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ROBINSON CRUSOE Daniel Defoe LOVELY DECORATIVE BINDING Illustrated VGC c1920

ROBINSON CRUSOE Daniel Defoe LOVELY DECORATIVE BINDING Illustrated VGC c1920

Regular price £75.00 GBP
Regular price Sale price £75.00 GBP
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THE LIFE AND ADVENTURES OF ROBINSON CRUSOE OF YORK, MARINER

By Daniel Defoe

Illustrated with 8 Colour Plates

Published by Ward. Lock & Co, London, undated, c1920. Hardback book in decorative cloth binding showing Robinson Crusoe with a gun. With 430 pages plus 16 pages of publisher's adverts. Illustrated with 8 colour plates.

CONDITION
A very good copy. The cloth binding remains in very good clean condition. Hinges strong with no cracking. Endpapers are good. Small name written to front endpaper. All contents present and pages are in lovely clean condition throughout.

Robinson Crusoe
is a novel by Daniel Defoe, first published on 25 April 1719. The first edition credited the work's protagonist Robinson Crusoe as its author, leading many readers to believe he was a real person and the book a travelogue of true incidents.

Epistolary, confessional, and didactic in form, the book is presented as an autobiography of the title character (whose birth name is Robinson Kreutznaer) – a castaway who spends 28 years on a remote tropical desert island near the coasts of Venezuela and Trinidad (roughly resembling Tobago), encountering cannibals, captives, and mutineers, before ultimately being rescued. The story has been thought to be based on the life of Alexander Selkirk, a Scottish castaway who lived for four years on a Pacific island called "Más a Tierra" (now part of Chile) which was renamed Robinson Crusoe Island in 1966.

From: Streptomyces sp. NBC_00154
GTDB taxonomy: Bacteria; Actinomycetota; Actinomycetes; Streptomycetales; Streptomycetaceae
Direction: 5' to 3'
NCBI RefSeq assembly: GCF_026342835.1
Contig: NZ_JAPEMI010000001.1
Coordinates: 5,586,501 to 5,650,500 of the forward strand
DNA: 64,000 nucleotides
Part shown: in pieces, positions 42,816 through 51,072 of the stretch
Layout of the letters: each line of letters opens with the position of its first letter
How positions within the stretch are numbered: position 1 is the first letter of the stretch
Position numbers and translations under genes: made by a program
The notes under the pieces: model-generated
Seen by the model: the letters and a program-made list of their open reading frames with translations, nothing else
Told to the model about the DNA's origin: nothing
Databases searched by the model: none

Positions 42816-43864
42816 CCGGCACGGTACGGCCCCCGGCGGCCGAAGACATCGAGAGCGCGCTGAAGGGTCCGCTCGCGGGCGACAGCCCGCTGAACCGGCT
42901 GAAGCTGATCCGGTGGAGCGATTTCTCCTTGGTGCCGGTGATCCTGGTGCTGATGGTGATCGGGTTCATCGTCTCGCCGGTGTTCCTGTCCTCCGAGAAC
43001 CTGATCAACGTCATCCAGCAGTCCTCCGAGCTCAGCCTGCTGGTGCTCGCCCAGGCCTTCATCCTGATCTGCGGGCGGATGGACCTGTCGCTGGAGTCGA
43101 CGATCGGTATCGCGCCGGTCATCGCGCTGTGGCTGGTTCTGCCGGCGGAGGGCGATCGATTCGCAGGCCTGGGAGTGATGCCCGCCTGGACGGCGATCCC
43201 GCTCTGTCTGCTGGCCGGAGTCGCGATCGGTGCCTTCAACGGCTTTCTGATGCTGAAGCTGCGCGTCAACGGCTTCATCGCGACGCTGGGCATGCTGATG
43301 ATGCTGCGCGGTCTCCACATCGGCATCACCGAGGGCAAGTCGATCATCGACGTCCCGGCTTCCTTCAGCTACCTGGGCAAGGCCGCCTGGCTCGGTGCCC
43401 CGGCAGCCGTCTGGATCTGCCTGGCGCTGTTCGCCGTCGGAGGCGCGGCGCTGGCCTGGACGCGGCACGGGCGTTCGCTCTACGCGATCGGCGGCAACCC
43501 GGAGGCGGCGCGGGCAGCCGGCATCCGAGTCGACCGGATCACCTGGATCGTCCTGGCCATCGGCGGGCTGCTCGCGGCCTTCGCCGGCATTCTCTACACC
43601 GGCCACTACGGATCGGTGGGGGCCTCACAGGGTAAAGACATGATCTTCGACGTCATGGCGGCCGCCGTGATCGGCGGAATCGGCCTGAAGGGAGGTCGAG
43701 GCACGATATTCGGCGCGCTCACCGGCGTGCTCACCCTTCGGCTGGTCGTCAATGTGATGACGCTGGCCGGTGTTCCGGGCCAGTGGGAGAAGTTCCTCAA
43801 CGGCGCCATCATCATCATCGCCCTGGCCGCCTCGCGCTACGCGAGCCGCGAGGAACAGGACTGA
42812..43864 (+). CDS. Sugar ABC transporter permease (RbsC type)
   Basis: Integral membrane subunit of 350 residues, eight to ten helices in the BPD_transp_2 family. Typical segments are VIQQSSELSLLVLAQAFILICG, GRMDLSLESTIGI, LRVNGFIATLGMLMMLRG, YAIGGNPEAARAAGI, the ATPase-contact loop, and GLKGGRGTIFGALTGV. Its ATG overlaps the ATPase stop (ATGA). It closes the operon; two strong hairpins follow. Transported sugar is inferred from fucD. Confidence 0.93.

Despite its simple narrative style, Robinson Crusoe was well received in the literary world and is often credited as marking the beginning of realistic fiction as a literary genre. It is generally seen as a contender for the first English novel. Before the end of 1719, the book had already run through four editions, and it has gone on to become one of the most widely published books in history, spawning so many imitations, not only in literature but also in film, television, and radio, that its name is used to define a genre, the Robinsonade.
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